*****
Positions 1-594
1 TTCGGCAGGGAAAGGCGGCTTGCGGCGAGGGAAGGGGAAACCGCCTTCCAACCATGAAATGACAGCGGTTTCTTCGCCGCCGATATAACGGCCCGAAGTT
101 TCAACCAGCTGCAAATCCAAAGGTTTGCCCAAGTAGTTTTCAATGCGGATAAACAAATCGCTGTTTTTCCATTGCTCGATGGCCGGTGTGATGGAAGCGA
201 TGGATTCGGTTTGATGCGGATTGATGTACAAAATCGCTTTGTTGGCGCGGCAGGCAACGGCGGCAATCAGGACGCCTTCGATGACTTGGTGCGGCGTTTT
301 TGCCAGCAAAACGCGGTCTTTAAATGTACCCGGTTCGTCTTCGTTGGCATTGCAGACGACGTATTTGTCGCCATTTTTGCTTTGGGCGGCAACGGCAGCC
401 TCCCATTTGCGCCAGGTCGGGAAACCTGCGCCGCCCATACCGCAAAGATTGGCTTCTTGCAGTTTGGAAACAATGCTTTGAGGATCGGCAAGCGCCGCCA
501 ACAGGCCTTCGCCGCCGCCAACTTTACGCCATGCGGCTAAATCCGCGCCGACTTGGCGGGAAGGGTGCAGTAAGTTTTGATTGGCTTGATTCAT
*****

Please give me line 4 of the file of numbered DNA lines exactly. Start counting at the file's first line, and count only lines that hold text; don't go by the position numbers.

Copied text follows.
201 TGGATTCGGTTTGATGCGGATTGATGTACAAAATCGCTTTGTTGGCGCGGCAGGCAACGGCGGCAATCAGGACGCCTTCGATGACTTGGTGCGGCGTTTT